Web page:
• You asked them [Republican senators] about it [Don Jr.’s meeting with a Russian lawyer] at lunch?
  • Sorry to interrupt. The email, though, said something I thought was really interesting, and I wonder what you thought of it. It said this “is part of Russia and its government’s support of Mr. Trump.” So whatever actually happened at the meeting—
  • So, what do you interpret that to mean, now that you have seen it?
  • I do want to come out, on the email, now that you have seen that email that said Russia’s government — I mean, how did you — did you interpret it that way?
  • Given what’s happened since then, though, was it a political mistake to have fired him [James Comey], given what’s happened?
  • But look at the headache it’s caused, you know?
  • Do you wish you had done it on Day 1?
  • What would be the line beyond which if Mueller went, you would say, “That’s too far, we would need to dismiss him”?
  • Did you shoo other people out of the room when you talked to Comey?
  • This is why I want to come back to that email, because, like — does it concern you? Let’s say that the election didn’t change because of anything Russia did, which has been your point, right? You point —
  • But did that email concern you, that the Russian government was trying something to compromise—
  • Last thing, if Mueller was looking at your finances and your family finances, unrelated to Russia — is that a red line?
Wouldn't it be nice if one day a reporter asked a real specific question about policy and tried to actually pin Trump down about the actual details of the Trumpcare, for instance. Or ask whether the decision to stop funding the moderate Syrian opposition forces was made by Trump and whether that decision came after talking to Putin.

It is clear that Trump does not understand most federal policy and the press knows that, which perhaps makes them reluctant to pursue that line of inquiry because it will come to nothing. But it might be helpful to some less politically aware Americans to see just how ignorant and dangerous their President actually is.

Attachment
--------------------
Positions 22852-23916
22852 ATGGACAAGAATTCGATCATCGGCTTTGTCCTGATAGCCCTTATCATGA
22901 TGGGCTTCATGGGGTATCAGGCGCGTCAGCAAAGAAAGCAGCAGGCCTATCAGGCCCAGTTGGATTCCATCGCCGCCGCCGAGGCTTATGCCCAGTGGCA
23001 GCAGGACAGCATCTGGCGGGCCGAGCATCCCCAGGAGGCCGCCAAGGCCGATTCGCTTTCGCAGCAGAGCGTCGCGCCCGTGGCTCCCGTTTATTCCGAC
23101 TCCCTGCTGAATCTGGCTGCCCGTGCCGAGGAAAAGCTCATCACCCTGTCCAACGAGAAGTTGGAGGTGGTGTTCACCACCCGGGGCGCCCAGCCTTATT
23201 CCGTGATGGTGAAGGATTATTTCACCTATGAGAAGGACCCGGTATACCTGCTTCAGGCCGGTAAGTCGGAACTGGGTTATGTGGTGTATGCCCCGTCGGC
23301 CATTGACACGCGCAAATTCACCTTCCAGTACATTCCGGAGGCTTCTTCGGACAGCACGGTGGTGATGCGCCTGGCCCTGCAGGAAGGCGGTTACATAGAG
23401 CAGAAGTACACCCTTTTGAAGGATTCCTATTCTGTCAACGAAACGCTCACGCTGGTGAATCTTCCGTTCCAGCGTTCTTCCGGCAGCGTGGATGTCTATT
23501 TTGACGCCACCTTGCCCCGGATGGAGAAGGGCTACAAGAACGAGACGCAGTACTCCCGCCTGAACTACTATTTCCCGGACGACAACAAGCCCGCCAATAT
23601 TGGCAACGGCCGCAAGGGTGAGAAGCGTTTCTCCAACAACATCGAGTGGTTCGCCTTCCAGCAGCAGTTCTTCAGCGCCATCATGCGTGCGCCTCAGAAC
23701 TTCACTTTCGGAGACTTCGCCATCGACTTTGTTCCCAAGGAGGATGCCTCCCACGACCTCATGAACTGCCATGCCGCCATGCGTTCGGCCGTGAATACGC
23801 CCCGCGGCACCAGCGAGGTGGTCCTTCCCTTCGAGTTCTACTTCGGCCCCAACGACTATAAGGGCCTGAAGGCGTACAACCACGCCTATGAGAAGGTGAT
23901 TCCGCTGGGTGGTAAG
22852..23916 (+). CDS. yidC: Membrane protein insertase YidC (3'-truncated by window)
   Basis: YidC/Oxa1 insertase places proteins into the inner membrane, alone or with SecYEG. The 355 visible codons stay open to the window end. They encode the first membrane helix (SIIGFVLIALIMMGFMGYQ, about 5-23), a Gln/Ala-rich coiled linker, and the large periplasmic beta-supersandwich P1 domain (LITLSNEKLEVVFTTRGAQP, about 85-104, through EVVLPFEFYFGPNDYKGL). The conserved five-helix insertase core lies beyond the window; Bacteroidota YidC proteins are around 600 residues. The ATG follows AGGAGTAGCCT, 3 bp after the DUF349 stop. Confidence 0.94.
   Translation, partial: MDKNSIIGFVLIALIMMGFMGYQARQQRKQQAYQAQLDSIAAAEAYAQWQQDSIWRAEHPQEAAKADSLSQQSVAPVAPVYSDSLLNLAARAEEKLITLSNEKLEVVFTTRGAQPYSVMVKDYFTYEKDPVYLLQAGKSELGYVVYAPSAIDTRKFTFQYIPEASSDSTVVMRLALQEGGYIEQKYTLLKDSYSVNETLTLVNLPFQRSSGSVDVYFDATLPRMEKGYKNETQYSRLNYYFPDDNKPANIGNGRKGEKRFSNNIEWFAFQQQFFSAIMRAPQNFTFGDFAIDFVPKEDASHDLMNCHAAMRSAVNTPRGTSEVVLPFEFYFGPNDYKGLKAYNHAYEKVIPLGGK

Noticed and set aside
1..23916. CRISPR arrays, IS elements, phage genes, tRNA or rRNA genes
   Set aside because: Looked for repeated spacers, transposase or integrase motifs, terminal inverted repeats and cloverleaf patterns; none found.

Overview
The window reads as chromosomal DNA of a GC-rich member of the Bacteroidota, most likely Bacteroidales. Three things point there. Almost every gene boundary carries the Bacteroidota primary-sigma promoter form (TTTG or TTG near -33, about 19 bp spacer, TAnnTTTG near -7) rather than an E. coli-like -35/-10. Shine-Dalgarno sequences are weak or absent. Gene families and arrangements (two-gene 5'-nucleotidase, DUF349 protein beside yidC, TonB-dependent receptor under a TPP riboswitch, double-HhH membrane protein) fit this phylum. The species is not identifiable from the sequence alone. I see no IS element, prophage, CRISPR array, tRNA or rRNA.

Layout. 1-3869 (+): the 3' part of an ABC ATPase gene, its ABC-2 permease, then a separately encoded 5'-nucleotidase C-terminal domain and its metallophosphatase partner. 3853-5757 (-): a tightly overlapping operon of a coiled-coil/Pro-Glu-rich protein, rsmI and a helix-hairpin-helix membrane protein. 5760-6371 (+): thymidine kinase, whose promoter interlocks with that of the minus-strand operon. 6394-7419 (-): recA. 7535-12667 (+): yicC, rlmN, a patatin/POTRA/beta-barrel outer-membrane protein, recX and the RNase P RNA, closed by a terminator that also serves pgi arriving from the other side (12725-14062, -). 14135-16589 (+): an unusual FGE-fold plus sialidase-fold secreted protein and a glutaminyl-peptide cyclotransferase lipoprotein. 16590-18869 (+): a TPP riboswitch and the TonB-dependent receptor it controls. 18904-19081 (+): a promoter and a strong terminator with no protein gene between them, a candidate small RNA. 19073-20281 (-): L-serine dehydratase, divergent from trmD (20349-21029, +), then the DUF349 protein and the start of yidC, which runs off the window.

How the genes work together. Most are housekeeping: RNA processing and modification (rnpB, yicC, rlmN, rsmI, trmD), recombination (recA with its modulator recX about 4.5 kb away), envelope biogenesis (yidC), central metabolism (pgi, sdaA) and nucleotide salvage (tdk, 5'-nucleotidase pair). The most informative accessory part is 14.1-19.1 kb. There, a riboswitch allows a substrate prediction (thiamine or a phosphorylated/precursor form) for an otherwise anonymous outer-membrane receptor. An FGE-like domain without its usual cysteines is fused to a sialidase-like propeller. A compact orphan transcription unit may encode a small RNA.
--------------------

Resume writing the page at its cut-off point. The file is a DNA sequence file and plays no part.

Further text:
Trump's Support Among Republicans Is Overstated In Polls

A couple of days ago, I posted that Trump's support was slipping as the failures of the Republican agenda mounts. However, despite the  Russia investigation, Trump's erratic behavior in general, and the collapse of the GOP agenda, support for Trump among self-identified Republicans still remains high, in the low 80s according to recent polls.

While an approval rate in the low 80s sounds great, that reflects a nearly 10 point deterioration since Trump was inaugurated. And now a new study indicates that approval number may be artificially inflated by the collapse in the number of self-identified Republicans. A new study by Emory University political scientists shows that Republican identification has dropped a significant 4% since the 2016 election. The Emory study then tried to determine what Trump's approval rating would be assuming that 4% still identified as Republican. An earlier Pew study showed that 84% of those who switched from leaning or identifying as Republican from late 2015 until April, 2017 disapproved of Trump, as one might expect. Extrapolating from the Pew study, the Emory political scientists believe that Trump's approval rating among Republicans is probably really somewhere in the 70s, which is getting into the real danger zone not only for Trump but for Republicans in general.

Even more worrying for Trump and the Republicans is the fact that most Republicans still do not think the Russian investigation is very important. As Robert Mueller starts digging into the Trump family business dealings, you can be sure a lot of damaging information will come out. In addition, there is also the risk of a real constitutional crisis if, as Trump indicated in his NY Times interview, he decides the FBI and DOJ must answer entirely to him and he fires Mueller.

For Republicans in Congress who continue to turn a blind eye to Trump's incompetence and transgressions, the downside risks of that continued support are growing by the day, especially if their agenda is not moving forward anyway. And Republicans may also find that what they thought was strong support for Trump among the rank and file is far weaker and thinner than they imagined.


Trump, GOP Escalate The Assault On Civil Liberties And Core Of Our Democracy

While it appears that Republican overreach in order to give massive tax cuts to the wealthiest Americans and corporations may have saved Medicaid as we know it as well as healthcare for tens of millions of Americans, at least for the time being, Trump and Republicans are continuing the full frontal assault on our civil liberties and the core of our democracy.